FRANK WRIGHT, PAINTINGS 1968-1980 At the Corcoran through July 19, 17th & New York Avenue NW. Tuesday through Sunday, 10 to 4:30; Thursday evenings until 9.

A panorama of "Ninth Strret" tempts viewers into the depths of the canvas to see more storefronts and recognize who's crossing the street. There in the middle of the Corcoran Gallery, the FBI Building towers over Sunny's Surplus and the Lone Star Beef House, a federal fortress among the neon signs for "amusements" and "adult flicks." And in the far-left section of the polyptych, a bearded Frank Wright leans against a cashier's booth, arms folded, looking nonplussed at observers of his painted world.

A sixth-generation Washingtonian and former teacher at the Corcoran School, Wright paints scenes of the town as it is today, with tacky signs beneath his LeDroit Building studio proclaiming "Hi-Boy Donut Shop," and as it was at the turn of the century, with streetcars and ads for the Hotel Occidental. The Corcoran exhibition, his first, presents 60 of his paintings, 1968 to 1980.

Wright's ultra-realism is immediately accessible, his subjects instantly recognizable. And while his photographic style could put distance between painting and viewer, there is personal warmth in each scene.

Several of his works are based on historic photographs of the city: In "F Street 1900," his studio building is shown in its youth, and Wright is visible among the pedestrians, the only one dressed for the 1970s. Other nostalgic hometown views include "The Big Parade of '89," and a throng at the inauguration of William McKinley. He ties us to our local past and gives urban landscapes a sense of continuity.

We are treated to portraits of his friends, models, fellow artists and ancestors. Family photo-album glimpses of his daughter absently pondering a cup of coffee and the remains of a cake ("Suzanne by the Window"), and of his wife, as in "Mary Setting the Table," carry us into the intimate family circle. In each instance, details are exquisitely drawn, down to the oriental rug pattern. Aging before our eyes, "Suzanne at Thirteen" begins to look wise to her artist father.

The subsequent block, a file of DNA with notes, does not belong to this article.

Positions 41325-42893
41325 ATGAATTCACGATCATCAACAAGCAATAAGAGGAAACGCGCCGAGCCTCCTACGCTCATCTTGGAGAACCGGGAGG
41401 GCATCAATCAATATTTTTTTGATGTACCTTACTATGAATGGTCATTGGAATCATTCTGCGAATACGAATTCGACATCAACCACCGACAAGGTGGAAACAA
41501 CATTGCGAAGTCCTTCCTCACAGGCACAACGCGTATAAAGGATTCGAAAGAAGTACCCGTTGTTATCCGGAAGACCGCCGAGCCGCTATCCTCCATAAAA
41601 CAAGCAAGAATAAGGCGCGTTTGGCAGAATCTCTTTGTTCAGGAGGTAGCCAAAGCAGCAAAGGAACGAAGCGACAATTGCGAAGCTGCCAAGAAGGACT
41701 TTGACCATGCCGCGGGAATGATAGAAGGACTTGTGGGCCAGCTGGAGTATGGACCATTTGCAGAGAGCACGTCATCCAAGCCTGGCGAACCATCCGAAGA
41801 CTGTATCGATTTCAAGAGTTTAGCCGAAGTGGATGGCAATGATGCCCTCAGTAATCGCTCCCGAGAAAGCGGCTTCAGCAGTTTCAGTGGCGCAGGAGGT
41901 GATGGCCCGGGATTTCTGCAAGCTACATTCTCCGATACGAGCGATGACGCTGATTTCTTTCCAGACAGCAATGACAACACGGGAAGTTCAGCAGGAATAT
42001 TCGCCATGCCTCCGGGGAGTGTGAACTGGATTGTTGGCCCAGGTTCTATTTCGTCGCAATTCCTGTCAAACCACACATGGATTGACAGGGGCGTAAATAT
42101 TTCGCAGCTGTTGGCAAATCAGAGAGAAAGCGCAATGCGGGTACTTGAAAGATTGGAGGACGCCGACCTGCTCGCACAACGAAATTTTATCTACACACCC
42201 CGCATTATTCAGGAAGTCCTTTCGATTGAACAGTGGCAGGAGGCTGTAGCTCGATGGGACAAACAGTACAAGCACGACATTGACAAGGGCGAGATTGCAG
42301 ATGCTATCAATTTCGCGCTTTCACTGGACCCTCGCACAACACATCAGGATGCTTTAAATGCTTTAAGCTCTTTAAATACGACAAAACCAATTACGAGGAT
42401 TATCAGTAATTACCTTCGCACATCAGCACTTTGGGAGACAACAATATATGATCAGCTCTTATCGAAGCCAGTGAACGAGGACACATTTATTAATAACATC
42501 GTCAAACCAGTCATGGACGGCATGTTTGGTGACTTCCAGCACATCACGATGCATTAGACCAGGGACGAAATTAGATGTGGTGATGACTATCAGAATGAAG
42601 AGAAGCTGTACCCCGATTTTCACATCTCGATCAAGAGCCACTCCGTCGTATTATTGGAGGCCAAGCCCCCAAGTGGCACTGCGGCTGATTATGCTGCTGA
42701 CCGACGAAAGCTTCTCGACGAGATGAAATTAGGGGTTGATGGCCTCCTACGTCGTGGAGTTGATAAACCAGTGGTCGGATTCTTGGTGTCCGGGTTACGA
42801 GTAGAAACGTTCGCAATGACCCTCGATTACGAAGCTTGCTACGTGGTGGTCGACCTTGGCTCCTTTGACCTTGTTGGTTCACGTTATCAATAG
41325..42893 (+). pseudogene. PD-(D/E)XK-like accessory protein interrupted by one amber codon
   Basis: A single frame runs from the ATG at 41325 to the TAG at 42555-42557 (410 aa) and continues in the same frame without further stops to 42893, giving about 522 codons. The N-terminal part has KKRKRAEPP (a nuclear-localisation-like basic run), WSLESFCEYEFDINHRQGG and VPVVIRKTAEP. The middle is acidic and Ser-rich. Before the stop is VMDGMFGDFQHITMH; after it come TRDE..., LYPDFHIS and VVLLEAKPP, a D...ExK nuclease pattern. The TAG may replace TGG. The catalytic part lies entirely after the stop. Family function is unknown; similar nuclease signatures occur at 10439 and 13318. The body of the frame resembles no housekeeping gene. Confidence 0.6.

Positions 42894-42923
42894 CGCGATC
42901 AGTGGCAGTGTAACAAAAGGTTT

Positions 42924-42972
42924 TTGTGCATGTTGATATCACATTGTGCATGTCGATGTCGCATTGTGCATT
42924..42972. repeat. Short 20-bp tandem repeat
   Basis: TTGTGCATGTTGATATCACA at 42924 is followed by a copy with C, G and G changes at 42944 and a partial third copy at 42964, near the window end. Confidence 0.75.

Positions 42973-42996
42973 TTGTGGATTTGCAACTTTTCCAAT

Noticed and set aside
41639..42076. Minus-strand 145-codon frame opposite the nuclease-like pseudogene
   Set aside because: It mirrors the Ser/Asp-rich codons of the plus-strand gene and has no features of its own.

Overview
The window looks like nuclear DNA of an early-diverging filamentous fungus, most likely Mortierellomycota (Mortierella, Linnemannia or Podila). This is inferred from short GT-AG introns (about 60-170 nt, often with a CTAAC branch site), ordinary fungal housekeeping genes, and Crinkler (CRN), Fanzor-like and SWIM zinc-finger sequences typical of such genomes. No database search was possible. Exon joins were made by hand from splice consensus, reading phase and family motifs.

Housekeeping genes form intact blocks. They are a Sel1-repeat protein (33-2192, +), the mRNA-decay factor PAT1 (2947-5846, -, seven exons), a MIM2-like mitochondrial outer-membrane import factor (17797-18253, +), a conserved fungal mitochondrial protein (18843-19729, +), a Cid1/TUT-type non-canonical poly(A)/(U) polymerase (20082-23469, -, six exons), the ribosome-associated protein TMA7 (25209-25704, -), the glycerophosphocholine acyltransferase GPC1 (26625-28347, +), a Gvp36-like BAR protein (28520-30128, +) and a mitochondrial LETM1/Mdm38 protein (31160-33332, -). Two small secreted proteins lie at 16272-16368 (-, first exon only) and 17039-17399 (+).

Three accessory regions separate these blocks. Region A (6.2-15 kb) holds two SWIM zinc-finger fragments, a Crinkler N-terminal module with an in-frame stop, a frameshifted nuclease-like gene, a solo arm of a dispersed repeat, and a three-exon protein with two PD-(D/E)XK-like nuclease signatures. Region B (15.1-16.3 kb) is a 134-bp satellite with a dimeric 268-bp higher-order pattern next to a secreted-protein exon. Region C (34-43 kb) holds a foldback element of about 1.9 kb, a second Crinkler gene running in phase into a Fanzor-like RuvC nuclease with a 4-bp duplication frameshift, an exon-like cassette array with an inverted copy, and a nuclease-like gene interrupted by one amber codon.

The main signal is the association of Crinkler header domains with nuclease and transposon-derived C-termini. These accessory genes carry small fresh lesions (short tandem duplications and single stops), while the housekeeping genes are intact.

Time is captured in layers: His baby snapshots turn up in recent self-portraits, with working canvases on easels reflected in the background. Wright plays against mirrors in several works. "Mirror Image" chronicles his day-to-day clutter: bookshelves and clothesline included in a self-portrait in the studio with at least two of his paintings recognizable in the reflection.

And subjects are revealed from multiple angles: A portrait of "Clarice" hangs beside "Clarice Painting Her Mother," which affords a triple view of her mother over Clarice's shoulder -- posing, on the canvas and in a mirrored reflection from behind.

Excepting the shots of Pennsylvania Avenue in the early 1900s, the artists imagination figures into the rendering along with straight documentation. He works from posed models with both black-and-white photographs and color slides, never exactly copying from a photo image. Guest curator David Tannous says Wright's completed works are the products of "on-the-spot observation and a continuous process of modification, rather than the re-creation of a photograph."